Composed of companies that supply high-performance and aftermarket products for automotive, motorcycle and watercraft hobbyists among others, the enthusiast consumer market has been generating interest from private equity firms. High-profit margins and consistent revenue await funds that can successfully develop “the next cool thing” and deliver it to a loyal base of eager hobbyist customers.
Sensing the opportunity, New York-based Monomoy Capital Partners has focused on this market, employing an operationally focused strategy to help companies expand product development, enhance supply chains and reach enthusiasts. But investors in the enthusiast consumer market need to be aware of the challenges impacting this market including scaling difficulties and major demographic shifts. Watch our video. Then read more at ACG Global Middle Market Growth.
Full video transcript below:
Monomoy Capital’s operations improvement strategy drives success in the enthusiast consumer market
Ted Morgan: The enthusiast consumer market is really comprised of consumers that are really excited about their products. They tend to be synonymous with things with words like loyalty, passion, excitement for these products, and they love telling their friends and their family and other enthusiasts about this. They love celebrating the things that they're excited about — these products.
Jaime Forsyth: The enthusiast consumer market tends to be more cycle-resistant. Customers tend to be less price-sensitive, and these companies weather the storm quite well. When I think about an example of the investment merits of an enthusiast consumer business, I think of Monomoy Capital Partners investment in Holly. Holly is a business that we bought in 2012 that we've since sold, and it's a market leader in performance products for engine and exhaust applications in the automotive aftermarket. The primary customers of Holly own classic cars like a '67 Mustang, project cars, and race cars, and they buy products from Holly to enhance the performance of their vehicles.
What we saw is that Holly's customer is eager to upgrade to the latest new product. So we took that information, and we improved the efficiency of the R&D process to bring new products to market faster. And when you think about that, when you think about the customer being so eager to buy the latest product whenever it comes out, and you're able to cut the speed to market in half, you can effectively double the size of your market. And that's powerful.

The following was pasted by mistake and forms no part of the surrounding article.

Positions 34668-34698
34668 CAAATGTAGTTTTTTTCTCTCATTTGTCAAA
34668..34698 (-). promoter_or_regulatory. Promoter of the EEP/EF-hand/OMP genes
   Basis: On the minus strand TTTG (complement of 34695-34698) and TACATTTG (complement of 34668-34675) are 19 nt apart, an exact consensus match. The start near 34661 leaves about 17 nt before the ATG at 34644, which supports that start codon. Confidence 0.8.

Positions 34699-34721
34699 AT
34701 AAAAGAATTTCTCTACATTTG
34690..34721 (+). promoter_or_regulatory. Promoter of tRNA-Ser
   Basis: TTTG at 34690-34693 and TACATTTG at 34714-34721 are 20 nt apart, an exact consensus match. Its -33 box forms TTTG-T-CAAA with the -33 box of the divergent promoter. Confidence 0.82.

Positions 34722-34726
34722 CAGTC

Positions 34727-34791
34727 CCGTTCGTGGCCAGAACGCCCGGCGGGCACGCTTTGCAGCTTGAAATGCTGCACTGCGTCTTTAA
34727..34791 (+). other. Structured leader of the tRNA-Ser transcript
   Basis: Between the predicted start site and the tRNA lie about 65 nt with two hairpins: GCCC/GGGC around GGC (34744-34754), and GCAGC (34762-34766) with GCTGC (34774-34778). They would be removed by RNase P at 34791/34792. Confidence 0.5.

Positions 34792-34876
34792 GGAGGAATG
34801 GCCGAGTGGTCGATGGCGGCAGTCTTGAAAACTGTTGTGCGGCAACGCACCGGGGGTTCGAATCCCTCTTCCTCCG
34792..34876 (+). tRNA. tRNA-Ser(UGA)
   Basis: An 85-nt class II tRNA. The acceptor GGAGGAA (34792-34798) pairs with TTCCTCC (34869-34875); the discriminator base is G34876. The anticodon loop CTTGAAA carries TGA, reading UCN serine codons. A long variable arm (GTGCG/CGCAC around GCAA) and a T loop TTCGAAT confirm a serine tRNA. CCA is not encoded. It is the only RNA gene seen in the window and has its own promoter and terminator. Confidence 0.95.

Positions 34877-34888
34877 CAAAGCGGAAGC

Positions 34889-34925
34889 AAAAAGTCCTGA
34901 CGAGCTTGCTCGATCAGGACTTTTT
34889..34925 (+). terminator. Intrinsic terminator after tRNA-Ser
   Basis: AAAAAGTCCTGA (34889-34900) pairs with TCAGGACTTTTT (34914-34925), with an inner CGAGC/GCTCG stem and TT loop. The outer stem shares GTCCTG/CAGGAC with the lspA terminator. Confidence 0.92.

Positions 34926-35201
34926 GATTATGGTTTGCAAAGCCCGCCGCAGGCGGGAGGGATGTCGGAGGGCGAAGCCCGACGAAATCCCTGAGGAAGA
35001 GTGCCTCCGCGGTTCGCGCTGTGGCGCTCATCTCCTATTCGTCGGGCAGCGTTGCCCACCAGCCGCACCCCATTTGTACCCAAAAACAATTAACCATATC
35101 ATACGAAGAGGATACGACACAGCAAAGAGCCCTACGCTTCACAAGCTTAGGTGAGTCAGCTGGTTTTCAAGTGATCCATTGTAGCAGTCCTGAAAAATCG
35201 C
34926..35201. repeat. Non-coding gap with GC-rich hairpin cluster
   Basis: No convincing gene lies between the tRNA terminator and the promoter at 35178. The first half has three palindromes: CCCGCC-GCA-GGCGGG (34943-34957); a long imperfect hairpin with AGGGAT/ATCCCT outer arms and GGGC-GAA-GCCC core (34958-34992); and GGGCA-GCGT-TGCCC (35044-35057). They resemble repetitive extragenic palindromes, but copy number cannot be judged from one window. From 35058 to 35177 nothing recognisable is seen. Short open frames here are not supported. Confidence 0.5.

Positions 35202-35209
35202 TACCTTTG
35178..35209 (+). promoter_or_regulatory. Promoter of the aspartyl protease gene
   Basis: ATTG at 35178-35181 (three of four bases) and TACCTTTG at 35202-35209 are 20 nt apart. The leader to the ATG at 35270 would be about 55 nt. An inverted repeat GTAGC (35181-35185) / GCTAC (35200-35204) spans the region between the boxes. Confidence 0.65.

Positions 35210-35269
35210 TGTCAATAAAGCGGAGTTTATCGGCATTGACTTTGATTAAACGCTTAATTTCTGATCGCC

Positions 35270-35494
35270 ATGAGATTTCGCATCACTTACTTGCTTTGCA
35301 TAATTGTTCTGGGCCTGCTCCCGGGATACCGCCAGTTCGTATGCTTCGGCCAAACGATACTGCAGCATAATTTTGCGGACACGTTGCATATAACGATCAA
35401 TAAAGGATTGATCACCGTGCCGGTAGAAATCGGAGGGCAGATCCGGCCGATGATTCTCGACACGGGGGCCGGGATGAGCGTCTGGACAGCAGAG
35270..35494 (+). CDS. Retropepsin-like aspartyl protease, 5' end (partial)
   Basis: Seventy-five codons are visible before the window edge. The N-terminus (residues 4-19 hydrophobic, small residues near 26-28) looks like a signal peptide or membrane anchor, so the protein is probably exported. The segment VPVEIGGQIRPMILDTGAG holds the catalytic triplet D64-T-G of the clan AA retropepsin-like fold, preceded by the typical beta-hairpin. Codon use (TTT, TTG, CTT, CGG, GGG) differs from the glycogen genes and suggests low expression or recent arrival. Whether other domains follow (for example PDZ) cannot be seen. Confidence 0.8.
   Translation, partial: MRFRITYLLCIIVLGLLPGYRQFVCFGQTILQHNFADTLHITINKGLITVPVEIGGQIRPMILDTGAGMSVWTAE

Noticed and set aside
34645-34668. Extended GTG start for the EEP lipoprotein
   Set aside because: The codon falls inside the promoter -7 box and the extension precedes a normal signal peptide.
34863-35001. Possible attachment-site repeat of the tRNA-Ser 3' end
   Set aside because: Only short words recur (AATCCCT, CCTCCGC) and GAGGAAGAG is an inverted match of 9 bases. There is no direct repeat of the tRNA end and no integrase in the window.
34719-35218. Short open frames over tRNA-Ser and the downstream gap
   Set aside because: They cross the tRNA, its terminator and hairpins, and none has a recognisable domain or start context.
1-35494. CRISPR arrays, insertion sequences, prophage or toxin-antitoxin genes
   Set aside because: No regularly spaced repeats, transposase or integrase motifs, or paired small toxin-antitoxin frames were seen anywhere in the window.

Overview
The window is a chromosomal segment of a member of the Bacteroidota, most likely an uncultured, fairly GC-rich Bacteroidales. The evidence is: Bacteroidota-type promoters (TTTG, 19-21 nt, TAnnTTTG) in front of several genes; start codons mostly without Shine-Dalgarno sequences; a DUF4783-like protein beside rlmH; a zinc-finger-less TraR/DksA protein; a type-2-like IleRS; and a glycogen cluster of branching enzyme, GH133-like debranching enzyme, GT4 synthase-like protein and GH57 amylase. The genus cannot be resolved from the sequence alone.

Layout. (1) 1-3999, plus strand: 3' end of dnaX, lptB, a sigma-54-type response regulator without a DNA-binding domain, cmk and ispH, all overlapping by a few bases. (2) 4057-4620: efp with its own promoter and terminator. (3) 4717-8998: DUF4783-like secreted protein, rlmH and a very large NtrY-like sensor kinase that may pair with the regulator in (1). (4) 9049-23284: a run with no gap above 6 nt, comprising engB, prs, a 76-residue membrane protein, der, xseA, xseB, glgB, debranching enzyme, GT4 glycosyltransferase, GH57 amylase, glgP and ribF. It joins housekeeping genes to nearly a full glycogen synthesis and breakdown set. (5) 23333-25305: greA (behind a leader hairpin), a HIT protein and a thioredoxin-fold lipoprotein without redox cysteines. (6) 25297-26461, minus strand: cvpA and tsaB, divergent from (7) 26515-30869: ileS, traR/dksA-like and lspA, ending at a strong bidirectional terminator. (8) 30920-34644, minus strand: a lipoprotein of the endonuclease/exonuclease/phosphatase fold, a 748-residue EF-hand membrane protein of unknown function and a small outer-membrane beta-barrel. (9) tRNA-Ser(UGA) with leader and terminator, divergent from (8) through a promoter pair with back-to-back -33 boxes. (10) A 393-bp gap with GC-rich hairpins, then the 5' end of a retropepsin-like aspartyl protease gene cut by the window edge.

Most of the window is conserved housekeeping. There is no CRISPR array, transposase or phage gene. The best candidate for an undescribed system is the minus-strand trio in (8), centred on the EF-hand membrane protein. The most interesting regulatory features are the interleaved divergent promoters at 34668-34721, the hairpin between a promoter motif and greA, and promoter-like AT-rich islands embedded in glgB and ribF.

Ted Morgan: Some of the skill sets required to grow successfully in this enthusiast consumer market really all stem behind the product. So if you think about it, in the beginning, you have to be able to create product and develop product that people want. These enthusiast consumers always want the next best thing. Having flexible manufacturing, more advanced supply chains, that also brings in an element of complexity and challenge. But if you can do it right, you can really be successful in the market because you ultimately have lower production runs, you have higher skew numbers, more options for your customers.
Jaime Forsyth: Acquiring companies like these isn't always easy. Companies in the lower middle market may have less sophisticated systems, processes, general infrastructure, and go-to-market strategies to enable growth. However, our operationally focused investment strategy is aligned well with these types of value-creation opportunities.
Together with Plante Moran's support, we are able to bring operational and financial expertise to these companies during our ownership in order to drive value. Some enthusiasts consumer markets will be greatly affected by demographic changes. You have baby boomers aging and millennials becoming a growing and more relevant part of the population. This presents a challenge for companies who need to find ways to get younger people interested in buying a new motorcycle, for example.
Nowadays, it's all about constant connectivity, whether it's through social media, online forums, blogs, or other ways for these enthusiasts to share their passion.
Ted Morgan: The single most important thing to think about as an investor in the enthusiast consumer market is the true sensitivities of managing supply and demand. On the demand side, you have to come up with the latest and greatest product that your enthusiastic, passionate, and emotional customers want to have. That's a challenge.
In addition to that, you have to be able to supply it. And as we talked, this is becoming more and more complex as that almighty customer is expecting more flexibility, more options, more performance features in their products than ever before. If you can figure that out, you'll win in this market.
Jaime Forsyth: We love this space, and we look forward to finding more opportunities to invest in enthusiast consumer businesses.